I loved how this morning unfolded. After awakening to a symphony of creatures large and small, Shawn and I set out to explore the rice paddies that surround our Ubud, Bali guest house. Even though it was just after eight o’clock, the rice fields were already twinkling and sizzling under the hot morning sun’s rays.
Shawn headed off on a jog, whereas I decided to take a leisurely stroll. On the path that winds through the paddies, I encountered farmers on motorbikes commuting to work. I yielded the way so that ladies carrying large planks of wood, or bags of grass-clippings on their heads could pass. I was charmed to see a new kind of empty throne to honor Bali’s supreme god – this type was organic. Whereas the ubiquitous thrones in Balinese cities are made of stone and typically carved quite elaborately, this throne was woven out of various tropical leaves, with a wooden seat. It looked quite at home in its natural environment. Since the rice harvest is so important economically, it makes sense that spiritual practices would not cease at the city limits.
I also met two farmers – one tending to a rice field, and another who had just finished scaling coconut palm trees. The middle-aged coconut farmer lamented that he did not have a job, so he picks coconuts, which he then sells to Ubud restaurants. He had picked 10 this morning and he hoped to sell them for 50,000 rupiah ($5.50 or 4€).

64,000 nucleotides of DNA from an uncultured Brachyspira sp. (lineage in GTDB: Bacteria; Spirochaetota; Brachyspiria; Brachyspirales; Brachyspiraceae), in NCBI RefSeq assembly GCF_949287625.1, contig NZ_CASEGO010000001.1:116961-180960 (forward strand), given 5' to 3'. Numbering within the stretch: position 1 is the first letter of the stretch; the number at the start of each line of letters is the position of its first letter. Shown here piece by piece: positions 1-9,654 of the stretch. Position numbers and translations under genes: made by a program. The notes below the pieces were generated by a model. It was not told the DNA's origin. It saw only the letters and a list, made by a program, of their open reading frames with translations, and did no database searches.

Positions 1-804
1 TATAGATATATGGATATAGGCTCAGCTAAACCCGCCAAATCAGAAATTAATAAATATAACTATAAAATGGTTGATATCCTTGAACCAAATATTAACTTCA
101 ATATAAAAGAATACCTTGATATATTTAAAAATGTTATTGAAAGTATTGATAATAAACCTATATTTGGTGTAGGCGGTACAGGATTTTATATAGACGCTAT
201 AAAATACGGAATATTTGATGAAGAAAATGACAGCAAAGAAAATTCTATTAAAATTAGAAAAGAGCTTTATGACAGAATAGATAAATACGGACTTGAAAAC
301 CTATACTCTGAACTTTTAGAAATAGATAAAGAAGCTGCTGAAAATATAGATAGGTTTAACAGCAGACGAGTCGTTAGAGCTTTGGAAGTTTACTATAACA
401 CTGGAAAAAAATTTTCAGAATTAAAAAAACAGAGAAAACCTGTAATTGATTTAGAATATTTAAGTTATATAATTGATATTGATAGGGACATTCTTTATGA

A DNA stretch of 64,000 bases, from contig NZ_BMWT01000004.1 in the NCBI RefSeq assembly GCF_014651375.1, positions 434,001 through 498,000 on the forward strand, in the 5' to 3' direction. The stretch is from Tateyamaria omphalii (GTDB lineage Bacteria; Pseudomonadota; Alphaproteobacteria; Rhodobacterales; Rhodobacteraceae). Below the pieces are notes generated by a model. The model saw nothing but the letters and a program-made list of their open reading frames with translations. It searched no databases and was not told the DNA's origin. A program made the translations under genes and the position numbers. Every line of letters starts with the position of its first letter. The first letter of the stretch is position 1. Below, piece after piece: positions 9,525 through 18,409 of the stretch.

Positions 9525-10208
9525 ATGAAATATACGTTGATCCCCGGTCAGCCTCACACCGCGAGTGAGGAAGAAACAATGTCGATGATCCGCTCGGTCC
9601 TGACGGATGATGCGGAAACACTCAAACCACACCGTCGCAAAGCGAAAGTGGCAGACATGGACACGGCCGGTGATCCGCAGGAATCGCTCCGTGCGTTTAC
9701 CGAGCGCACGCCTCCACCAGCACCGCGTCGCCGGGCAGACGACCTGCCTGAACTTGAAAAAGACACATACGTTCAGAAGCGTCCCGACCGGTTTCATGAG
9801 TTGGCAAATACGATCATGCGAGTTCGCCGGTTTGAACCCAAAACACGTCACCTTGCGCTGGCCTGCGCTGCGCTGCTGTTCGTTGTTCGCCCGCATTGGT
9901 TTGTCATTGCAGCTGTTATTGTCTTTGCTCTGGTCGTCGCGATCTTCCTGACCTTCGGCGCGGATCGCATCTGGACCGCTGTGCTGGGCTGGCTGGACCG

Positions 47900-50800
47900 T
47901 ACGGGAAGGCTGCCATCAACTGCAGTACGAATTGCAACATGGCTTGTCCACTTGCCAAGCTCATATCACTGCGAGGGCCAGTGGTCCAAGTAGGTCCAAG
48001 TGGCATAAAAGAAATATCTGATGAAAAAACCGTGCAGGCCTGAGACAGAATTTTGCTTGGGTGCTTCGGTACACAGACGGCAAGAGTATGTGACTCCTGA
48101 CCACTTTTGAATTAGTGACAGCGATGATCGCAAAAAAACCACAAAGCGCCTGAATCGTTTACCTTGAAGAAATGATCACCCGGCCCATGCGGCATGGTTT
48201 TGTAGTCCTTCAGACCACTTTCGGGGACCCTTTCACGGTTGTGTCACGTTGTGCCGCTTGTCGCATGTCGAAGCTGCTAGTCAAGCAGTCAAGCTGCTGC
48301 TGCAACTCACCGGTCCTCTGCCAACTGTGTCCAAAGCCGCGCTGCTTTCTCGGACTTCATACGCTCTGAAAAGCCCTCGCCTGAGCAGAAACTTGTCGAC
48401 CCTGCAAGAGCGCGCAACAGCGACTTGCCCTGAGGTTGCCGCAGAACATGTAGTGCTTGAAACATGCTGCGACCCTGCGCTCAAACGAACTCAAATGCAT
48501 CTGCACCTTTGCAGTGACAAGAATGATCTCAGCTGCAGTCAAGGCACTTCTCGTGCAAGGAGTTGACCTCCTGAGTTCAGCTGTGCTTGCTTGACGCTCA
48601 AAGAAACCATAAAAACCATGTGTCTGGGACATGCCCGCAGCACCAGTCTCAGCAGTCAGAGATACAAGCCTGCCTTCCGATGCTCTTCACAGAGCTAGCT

The man dabbling in coconuts showed me a golden paddy of rice that will likely be harvested tomorrow. He also removed a few kernels for me to sample.
After I had bid farewell to the farmers, I headed back towards our guest house, watching as a farmer took a sickle and cut through green stalks on a terrace. Iridescent pearls of water flew through the air with each slice.
Another farmer – a regular whom I’ve been observing for the past five days – walked barefoot through the paddy that he tends for hours each day. Imagine working under the boiling sun daily on the same plot of land! Would it be liberating to be free from the cares of the modern-day office, or would the physical exhaustion get the best of you?
I’ve eaten rice so many times in my life, but until this morning, I’d always taken for granted all the hard work that goes into farming it.
It’s something that I love so much about travel – how my degree of gratitude grows each day, along with my sense of wonder about the beautiful world and people all around me.